There was a time, before social media and cell phones, when a scandal took hours or even days to break publicly, and when a politician’s fortunes were perhaps not decided within seconds of being captured in a compromising photograph.
That was the case in 1987, when Gary Hart, a rising Democratic star, seemed all but poised to sail easily to his party’s nomination to face Ronald Reagan’s Republican successor in 1988. However, a notorious photograph, capturing Hart with his mistress, derailed his hopes within a month of the story breaking in April 1987, dooming Hart forever to ignominy and irrelevance.
The improbable story of the meteoric rise and swift fall of his presidential bid is told in the new film “The Front Runner,” directed by Jason Reitman (“Up in the Air,” “Thank You for Smoking”), with Hugh Jackman starring as the charismatic, though flawed, senator from Colorado.
“I think we’re discussing the same questions in this film that are part of the everyday conversation today,” Reitman said of his film during an interview in Washington, D.C., not far from where much of the action of “The Front Runner” takes place. “I think we are still trying to figure out who are these potential presidents, senators and justices as human beings. How do we find out what we need to know about their character [and] what flaws are we willing to put up with in a candidate?
“And that conversation is simply amplified” in 2018, Reitman said.
Reitman co-wrote the screenplay for “The Front Runner” with Jay Carson and Matt Bai, the latter of whom wrote a book about the Hart affair called “All the Truth Is Out,” published in 2014.
“I came to understand over time [things] that were repeatedly misremembered about the scandal that were not true, and that kind of haunted me as a journalist,” said Bai, who first began researching the Hart case in 2002. “Why did we misremember it, and what did we miss?”
Bai said that Reitman and Carson convinced him that the Hart scandal he covered in his book had a “cinematic nature” and would translate well to film. The three men’s screenplay weaves in scenes that would be unbelievable had they not been true, such as a moment when print reporters confront Hart in an alley, microphones drawn, to inquire about the mysterious woman whose door he was seen leaving.
“Adapting is tough sometimes because people aren’t willing to make the tough choices,” Carson said of the screenplay-writing process. “There are crazy things that happened, [but] a lot of them it doesn’t make sense to include because it’ll actually take you out of the story.”
Bai likewise points to a vignette he discovered in his research wherein Hart, with his wife by his side, essentially commandeers someone’s Jeep in order to escape the press.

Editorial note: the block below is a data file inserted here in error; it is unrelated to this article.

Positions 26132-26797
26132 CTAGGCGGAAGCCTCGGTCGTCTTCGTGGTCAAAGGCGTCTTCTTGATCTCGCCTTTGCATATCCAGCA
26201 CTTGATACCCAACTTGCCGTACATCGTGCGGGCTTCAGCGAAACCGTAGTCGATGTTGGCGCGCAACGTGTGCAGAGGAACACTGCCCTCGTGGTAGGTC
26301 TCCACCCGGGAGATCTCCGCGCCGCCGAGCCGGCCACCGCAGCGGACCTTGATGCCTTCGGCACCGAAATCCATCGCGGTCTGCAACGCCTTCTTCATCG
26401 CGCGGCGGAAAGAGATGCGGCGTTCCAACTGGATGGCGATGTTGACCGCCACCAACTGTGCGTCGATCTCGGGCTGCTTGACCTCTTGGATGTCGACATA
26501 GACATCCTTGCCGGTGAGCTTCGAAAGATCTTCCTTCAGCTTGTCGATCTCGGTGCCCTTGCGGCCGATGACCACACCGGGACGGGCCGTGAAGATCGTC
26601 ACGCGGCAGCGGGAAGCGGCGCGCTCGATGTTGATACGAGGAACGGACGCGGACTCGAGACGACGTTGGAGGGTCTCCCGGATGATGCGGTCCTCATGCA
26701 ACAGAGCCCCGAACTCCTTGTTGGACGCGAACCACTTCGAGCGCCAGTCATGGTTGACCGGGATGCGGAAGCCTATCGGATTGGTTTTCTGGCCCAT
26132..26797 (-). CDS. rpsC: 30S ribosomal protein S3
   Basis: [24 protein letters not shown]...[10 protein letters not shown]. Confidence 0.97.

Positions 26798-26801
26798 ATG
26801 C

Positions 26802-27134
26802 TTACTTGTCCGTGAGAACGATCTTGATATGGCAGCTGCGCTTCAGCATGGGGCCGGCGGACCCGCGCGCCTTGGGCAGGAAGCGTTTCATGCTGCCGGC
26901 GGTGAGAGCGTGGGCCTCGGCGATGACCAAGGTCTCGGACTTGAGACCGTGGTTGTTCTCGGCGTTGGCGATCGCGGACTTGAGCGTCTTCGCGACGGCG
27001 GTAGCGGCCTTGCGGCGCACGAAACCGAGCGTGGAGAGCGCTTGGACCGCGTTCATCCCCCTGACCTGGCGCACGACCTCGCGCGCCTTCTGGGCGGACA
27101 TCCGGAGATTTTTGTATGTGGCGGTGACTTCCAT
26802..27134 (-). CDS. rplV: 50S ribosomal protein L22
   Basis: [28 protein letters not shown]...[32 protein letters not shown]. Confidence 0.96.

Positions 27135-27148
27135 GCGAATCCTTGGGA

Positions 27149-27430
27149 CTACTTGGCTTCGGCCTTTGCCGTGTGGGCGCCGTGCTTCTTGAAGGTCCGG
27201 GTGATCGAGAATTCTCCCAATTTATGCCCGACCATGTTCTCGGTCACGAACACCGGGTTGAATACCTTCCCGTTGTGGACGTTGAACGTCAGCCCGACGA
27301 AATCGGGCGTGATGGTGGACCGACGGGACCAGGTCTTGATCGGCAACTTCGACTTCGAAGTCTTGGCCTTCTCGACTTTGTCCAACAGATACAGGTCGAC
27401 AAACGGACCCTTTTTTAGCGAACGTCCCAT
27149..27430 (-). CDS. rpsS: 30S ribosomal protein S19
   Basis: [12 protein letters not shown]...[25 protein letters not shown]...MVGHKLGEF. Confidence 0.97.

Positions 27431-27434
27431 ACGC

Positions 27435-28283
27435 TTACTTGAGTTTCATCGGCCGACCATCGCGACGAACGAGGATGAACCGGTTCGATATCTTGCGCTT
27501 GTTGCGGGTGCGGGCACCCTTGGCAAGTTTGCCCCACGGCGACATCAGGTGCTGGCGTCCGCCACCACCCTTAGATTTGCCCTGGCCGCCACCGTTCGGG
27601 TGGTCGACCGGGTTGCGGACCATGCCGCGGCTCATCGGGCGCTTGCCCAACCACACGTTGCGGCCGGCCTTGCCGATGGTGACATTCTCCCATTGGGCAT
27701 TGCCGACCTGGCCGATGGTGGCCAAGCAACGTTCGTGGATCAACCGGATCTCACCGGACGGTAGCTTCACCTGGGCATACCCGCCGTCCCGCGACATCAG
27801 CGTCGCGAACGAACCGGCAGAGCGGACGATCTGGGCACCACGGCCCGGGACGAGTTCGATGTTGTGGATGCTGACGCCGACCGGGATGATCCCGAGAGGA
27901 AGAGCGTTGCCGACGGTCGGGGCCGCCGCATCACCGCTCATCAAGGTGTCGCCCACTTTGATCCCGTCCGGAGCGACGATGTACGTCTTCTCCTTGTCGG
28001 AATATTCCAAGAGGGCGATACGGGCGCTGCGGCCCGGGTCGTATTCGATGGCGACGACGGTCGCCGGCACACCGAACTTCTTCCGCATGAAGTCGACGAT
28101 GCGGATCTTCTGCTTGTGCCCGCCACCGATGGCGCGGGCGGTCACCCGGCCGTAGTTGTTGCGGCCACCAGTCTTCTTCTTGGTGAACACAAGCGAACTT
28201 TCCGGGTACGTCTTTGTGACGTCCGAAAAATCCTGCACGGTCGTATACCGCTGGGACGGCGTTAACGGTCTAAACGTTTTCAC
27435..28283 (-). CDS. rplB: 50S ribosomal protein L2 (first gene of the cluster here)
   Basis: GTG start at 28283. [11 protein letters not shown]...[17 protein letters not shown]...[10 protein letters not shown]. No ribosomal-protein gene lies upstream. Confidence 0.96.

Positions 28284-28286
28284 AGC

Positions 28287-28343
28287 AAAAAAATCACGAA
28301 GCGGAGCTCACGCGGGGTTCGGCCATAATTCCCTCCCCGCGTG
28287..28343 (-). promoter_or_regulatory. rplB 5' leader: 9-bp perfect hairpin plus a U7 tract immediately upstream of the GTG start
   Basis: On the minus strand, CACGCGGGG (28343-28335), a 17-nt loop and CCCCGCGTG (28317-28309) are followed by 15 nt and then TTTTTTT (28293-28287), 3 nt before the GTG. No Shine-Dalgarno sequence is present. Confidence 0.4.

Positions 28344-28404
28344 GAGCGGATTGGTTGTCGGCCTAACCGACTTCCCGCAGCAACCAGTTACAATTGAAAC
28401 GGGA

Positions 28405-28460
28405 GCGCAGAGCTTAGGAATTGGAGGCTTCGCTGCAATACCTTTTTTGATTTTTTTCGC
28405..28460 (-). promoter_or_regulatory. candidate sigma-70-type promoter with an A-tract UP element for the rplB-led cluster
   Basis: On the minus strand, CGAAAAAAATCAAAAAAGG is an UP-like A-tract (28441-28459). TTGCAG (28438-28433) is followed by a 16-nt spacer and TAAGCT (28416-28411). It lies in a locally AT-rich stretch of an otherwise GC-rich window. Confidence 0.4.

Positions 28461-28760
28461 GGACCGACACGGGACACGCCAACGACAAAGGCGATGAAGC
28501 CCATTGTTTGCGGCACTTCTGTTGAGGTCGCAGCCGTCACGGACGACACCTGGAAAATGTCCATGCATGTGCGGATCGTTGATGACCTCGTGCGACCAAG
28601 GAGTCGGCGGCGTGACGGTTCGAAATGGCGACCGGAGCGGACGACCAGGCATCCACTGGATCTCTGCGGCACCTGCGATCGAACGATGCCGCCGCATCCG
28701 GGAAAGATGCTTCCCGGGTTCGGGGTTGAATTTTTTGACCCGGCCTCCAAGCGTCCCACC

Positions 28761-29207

“It’s so bizarre that it doesn’t even feel true,” he said. “The story is so rich [with] amazing scenes that we couldn’t include in the screenplay.”
Oscar nominee Vera Farmiga co-stars as Hart’s put-upon wife, Lee, faced with the unenviable choice of leaving her straying husband or remaining by his side as the media feeding frenzy descends on her family. Farmiga, who co-starred in Reitman’s “Up in the Air,” is joined in the cast by another Reitman company alum, J.K. Simmons, who also appeared in “Juno.”
Carson said he has enjoyed walking through audiences after the film has ended to gauge their reactions to the three-decade-old story.
“The great part about being a screenwriter is nobody knows who you are,” he said with a smile. “So unlike Jason, I can walk through a crowd and no one knows I had anything to do with the movie. So I get to hear really candid conversations about it.
“You’ll hear two people debating opposite side of the scene I wrote: Someone’s taking J.K. Simmons’s side of the debate with Hugh Jackman about whether” they should try to control the damage or not. “That’s really gratifying to see, and that’s what we hope the movie does.”
Reitman, Carson and Bai believe that looking 30 years back at how political scandal was covered in the late-’80s may help explain “how we got here” when it comes to the 24-hour outrage hurricane of cable news surrounding the current White House administration.
“What social media does is amplifies and polarizes the conversations around these issues,” Bai said. “It’s [pushes] journalists like myself to really have constructive conversations about when personal lives are relevant, when they’re not.”
“We came to this first of all because it’s just a gripping human story. It’s perfect drama,” added Carson. “We’re hoping we can start a conversation about why and how we ended up where we are today.”
Reitman said that he has already screened “The Front Runner” for Gary and Lee Hart, who reacted, Reitman related, not with a sense of reliving difficult times, but rather commenting on the technical and artistic aspects of his film.
“The first thing they do is react as if they’ve just watched a movie—they talk about how incredible Hugh Jackman is an actor before getting into the idea of philosophically what it’s like to watch a movie that portrays part of their lives,” Reitman said. “The loveliest moment was Gary asking, ‘Do I really talk like that?,’ and Lee responding, ‘Yes, that’s exactly how you speak.’”
“The Front Runner” comes out today in theaters (check your local listings)